Fan columbine is a perennial garden species belonging to the family Ranunculaceae. During the spring of 2011, extensive wilting was observed on 5-month-old potted plants of Aquilegia flabellata grown in an experimental glasshouse belonging to the Center AGROINNOVA at Grugliasco (northern Italy). First symptoms included stem necrosis and darkening and withering of leaves. Plant wilt occurred a few days after the appearance of the first symptoms. Infected plants were characterized by the presence of soft, watery tissues. In the presence of high relative humidity, lesions became covered with a whitish mycelium and irregular, dark gray sclerotia (1.5 to 4.0 × 1.0 to 2.8, average 2.8 × 2.1 mm) were produced on the mycelium. Diseased tissue was surface sterilized for 1 min in 1% NaOCl and plated on potato dextrose agar (PDA) amended with 100 mg/l of streptomycin sulfate. Sclerotinia sclerotiorum (Lib.) de Bary (2) was consistently recovered from infected stem pieces. Sclerotia produced on PDA measured 2.0 to 7.0 × 2.0 to 5.0 (average 4.2 × 2.9) mm. The internal transcribed spacer (ITS) region of rDNA was amplified using the primers ITS1F/ITS4 and sequenced. BLAST analysis (1) of the 575-bp segment showed a 100% homology with the sequence of S. sclerotiorum (EF091809). The nucleotide sequence has been assigned the GenBank Accession No. JN013184. Pathogenicity of one isolate obtained from sclerotia of infected plants was confirmed by inoculating three 6-month-old plants transplanted in 16-cm-diameter pots in a glasshouse in a sphagnum peat/pomix/pine bark/clay (50:20:20:10) mix. Inoculum that consisted of 3 g/l of substrate of sterile wheat kernels infested with mycelium and sclerotia was placed in the soil and around the base of each plant. Three noninoculated plants served as controls. Plants were maintained in a growth chamber at 21 ± 1°C and relative humidity >90%. The inoculation trial was carried out twice. All inoculated plants developed leaf yellowing within 15 days of soil infestation. White, cottony mycelium and dark sclerotia developed on stems and at the base of all inoculated plants. Eventually, infected plants wilted. Control plants remained symptomless. S. sclerotiorum was reisolated from the stems of inoculated plants. To our knowledge, this is the first report of S. sclerotiorum on A. flabellata in Italy. The disease has been previously reported on A. vulgaris in the United States (3) and A. glandulosa in Russia (4). The economic importance of this disease in Italy is currently limited.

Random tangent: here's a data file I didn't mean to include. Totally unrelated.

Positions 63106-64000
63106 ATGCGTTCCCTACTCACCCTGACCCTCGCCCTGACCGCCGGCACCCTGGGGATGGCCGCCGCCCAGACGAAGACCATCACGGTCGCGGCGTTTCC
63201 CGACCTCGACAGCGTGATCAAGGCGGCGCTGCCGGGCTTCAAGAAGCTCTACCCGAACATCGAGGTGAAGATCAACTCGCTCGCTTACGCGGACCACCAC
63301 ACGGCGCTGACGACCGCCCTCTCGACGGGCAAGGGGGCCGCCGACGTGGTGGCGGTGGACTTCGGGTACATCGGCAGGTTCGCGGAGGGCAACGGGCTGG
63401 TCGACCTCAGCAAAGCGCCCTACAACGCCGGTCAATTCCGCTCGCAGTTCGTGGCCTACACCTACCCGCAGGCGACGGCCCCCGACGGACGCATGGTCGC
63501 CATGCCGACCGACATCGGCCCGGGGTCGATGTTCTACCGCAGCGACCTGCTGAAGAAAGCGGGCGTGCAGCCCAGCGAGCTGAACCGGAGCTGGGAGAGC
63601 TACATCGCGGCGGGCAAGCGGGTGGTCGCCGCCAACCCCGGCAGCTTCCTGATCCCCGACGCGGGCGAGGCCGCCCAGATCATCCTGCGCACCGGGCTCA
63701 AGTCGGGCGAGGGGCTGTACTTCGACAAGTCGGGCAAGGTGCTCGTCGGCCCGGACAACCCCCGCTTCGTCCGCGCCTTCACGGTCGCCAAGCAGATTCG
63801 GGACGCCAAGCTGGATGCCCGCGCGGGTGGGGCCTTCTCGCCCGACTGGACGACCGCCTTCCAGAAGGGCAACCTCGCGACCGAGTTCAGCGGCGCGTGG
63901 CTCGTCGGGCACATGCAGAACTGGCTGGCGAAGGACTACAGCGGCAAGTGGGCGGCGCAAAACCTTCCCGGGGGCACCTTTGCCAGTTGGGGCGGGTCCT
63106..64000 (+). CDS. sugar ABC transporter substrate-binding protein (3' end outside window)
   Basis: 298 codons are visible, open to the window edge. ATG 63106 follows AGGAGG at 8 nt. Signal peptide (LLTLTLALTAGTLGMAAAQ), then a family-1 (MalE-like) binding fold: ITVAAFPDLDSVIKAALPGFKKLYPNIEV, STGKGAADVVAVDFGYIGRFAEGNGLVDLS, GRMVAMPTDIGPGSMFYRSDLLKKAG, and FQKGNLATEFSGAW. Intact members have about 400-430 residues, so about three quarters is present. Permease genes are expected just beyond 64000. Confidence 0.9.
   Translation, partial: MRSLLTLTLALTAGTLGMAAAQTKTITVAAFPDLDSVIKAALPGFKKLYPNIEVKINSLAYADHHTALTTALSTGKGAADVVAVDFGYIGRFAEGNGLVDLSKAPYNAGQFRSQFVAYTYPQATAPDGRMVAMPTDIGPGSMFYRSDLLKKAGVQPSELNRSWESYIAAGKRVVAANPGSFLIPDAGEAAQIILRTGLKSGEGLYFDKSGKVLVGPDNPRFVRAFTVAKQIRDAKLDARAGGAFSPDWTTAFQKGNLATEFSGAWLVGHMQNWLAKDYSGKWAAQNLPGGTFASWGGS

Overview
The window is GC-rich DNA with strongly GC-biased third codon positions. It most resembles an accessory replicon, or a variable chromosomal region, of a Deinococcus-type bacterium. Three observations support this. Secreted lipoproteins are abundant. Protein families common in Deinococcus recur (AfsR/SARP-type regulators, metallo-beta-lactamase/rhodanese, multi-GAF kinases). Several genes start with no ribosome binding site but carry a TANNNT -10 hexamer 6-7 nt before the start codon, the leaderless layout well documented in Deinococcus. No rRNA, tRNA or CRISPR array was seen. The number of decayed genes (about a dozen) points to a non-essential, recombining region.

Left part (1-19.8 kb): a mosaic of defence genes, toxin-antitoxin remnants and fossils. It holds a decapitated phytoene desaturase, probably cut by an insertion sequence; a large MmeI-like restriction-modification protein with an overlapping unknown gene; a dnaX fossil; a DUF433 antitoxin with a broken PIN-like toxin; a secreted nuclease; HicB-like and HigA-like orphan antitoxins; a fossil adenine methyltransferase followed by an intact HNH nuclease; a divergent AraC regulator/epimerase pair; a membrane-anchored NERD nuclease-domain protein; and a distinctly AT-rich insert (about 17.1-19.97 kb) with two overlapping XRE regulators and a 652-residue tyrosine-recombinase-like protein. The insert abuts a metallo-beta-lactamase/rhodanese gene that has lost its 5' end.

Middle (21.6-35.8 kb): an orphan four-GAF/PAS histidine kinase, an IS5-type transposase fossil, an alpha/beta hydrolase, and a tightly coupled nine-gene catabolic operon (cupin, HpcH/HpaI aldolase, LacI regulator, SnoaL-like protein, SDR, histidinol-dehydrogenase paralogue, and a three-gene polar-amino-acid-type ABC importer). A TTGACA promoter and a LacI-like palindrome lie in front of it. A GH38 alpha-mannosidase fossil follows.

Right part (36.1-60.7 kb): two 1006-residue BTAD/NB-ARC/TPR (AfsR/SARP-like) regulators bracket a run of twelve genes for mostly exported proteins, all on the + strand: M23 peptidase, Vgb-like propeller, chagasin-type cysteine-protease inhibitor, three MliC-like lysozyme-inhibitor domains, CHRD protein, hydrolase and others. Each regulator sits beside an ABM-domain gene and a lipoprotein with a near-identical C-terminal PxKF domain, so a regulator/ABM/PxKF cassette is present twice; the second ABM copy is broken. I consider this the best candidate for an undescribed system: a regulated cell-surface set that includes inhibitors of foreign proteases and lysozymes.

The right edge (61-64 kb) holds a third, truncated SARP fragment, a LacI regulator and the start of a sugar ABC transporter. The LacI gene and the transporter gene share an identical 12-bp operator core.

References: (1) S. F. Altschul et al. Nucleic Acids Res. 25:3389, 1997. (2) N. F. Buchwald. Kgl. Veterisk Landb. Aarssk. 75, 1949. (3) D. F. Farr and A. Y. Rossman. Fungal Databases. Systematic Mycology and Microbiology Laboratory, ARS, USDA. Retrived from http://nt.ars-grin.gov/fungaldatabases/, July 7, 2011. (4) P. M. Zhiboedov et al. Mikol. Fitopatol, 36:48, 2002.
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